San Diego, CA — I recently watched a documentary about 1960s Australian running great Ron Clarke, a true phenomenon in his day now known primarily for breaking records while never winning an Olympic gold medal. Especially intriguing in the film was a quote from his countryman John Landy — second man ever under 4:00 in the mile — who sent young Ron a letter just as Clarke was gaining national recognition.
“Not giving you sessions,” Clarke read from the five-page missive, “but describing the way you cope with training, really, the essence of simplicity. ‘Don’t train too hard, don’t make it too easy’. Just in that balance.”
Has training changed that much in the ensuing 40 years? Has today’s science led us to better adapt to and manage stress? Perhaps.
But remember,too, that after the disappointment of the Tokyo Games of 1964 where the favored Clarke saw America’s Billy Mills run the race of a lifetime to pass both Clarke and Tunisia’s Mohammed Gammoudi in the final stretch — followed by a mid-pack finish in the 5000 behind American gold medalist Bob Schul — Clarke returned home more determined than ever.
Yet even as Clarke broke 11 world records in his annus mirabilis of `65, he also competed 52 times, winning 37. Forget training. Think of what might have been except for that schedule. But such were the times.
Among the most famous coaches of the day was legendary Australian taskmaster Percy Cerutty. Eccentric but tough as gristle, it was Cerutty who pioneered what he called his “Stotan” training system, which included aspects of Stoicism and a Spartan philosophy. It recommended a regime of natural foods, hard training in natural settings, and even poetry readings to stimulate the mind.
Cerutty mentored Australia’s 1960 Olympic 1500 meter champion Herb Elliott, the only man to retire undefeated in the 1500 meters and the mile. Cerutty, it was said, was a man more interested in achievement than athletics itself.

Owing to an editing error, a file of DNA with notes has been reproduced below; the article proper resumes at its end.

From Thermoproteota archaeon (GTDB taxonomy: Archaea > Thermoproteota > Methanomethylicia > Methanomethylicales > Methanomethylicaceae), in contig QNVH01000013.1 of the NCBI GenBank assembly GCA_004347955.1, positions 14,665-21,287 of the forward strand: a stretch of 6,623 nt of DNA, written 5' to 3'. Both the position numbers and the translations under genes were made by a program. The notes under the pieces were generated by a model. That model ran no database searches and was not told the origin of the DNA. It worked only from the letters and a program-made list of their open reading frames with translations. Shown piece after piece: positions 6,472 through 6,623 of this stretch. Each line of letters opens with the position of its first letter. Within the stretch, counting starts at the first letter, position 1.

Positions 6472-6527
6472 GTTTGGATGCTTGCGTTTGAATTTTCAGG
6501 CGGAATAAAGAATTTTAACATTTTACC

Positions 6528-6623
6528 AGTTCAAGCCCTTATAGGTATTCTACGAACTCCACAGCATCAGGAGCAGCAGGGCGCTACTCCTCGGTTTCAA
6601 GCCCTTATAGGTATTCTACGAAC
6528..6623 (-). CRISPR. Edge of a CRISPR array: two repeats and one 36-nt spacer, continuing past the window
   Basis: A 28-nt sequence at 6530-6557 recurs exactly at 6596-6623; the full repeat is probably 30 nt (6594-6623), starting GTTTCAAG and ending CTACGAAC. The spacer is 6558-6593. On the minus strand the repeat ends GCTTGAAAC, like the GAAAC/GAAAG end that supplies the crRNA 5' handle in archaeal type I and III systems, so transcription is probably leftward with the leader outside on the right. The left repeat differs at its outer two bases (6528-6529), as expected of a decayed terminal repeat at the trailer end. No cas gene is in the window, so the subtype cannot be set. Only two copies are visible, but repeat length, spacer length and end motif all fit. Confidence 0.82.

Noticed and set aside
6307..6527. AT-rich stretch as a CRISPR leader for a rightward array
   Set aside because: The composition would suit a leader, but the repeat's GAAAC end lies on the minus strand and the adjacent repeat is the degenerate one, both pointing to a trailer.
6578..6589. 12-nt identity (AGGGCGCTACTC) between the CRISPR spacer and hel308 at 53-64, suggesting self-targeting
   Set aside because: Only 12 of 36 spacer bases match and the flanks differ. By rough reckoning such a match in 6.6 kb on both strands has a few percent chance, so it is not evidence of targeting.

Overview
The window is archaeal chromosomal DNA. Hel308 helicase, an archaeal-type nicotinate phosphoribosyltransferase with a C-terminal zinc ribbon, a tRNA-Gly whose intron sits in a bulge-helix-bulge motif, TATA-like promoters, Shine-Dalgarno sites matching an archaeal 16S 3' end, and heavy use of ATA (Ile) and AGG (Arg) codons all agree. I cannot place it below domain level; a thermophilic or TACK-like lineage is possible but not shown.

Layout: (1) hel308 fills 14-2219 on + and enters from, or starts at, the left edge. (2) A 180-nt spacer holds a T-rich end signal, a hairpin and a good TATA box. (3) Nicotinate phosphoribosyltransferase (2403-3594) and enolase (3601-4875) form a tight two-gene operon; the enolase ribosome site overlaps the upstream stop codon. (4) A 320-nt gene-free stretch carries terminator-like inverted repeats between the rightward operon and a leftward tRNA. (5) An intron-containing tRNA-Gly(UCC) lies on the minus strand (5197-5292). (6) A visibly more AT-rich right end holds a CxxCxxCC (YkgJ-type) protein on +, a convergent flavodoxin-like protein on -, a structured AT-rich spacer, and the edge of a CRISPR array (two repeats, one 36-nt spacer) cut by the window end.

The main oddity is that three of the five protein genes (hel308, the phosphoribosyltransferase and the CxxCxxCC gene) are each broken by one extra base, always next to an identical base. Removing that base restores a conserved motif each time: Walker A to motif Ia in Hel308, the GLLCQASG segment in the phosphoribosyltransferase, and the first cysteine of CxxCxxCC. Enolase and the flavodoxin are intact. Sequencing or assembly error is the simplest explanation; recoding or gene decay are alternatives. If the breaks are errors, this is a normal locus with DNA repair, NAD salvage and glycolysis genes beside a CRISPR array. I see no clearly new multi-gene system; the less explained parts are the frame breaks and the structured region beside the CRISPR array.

“Now the boxing boys had something to do with that,” Cerutty explained in his animated fashion. “Jackie Kriss, Sammy Wheeler, and Don Johnson, the American: you can’t meet no more lovely fellows, but in the ring they’re killers, and ‘I’ll bash you down!’ And you’ve got to have that. But the fellow you’re bashing down in running is yourself. You can’t punch or trip your opponent. So you kill yourself rather than get beaten.”
Ron Clarke never fully embraced Cerutty’s self-bashing Stotan philosophy. Instead he appreciated the more humane direction taken by dear friend Emile Zatopek. Known as the Czech Locomotive, Zatopek famously won all three distance events at the 1952 Helsinki Olympics: 5000, 10,000 and marathon. He remains the only man to achieve the triple distance gold.
“Put everything into it,” said Emile. “Run your own race to your best end, and also help your opposition where you can, because you want to beat them at their best.”
Foot racing is something of a masochistic sport, it’s true. Yet it lends itself to daily dosing. So whether you fall in with John Landy’s “Don’t train too hard, don’t make it too easy”, or get lured by Percy Cerutty’s beat-yourself-up-to-beat-the-other-guy, the effect is the same, an every man’s sport where the best is uncovered through the pitiless process of self-carving.
Few since have done it better than Landy, Clarke, Elliott and Zatopek.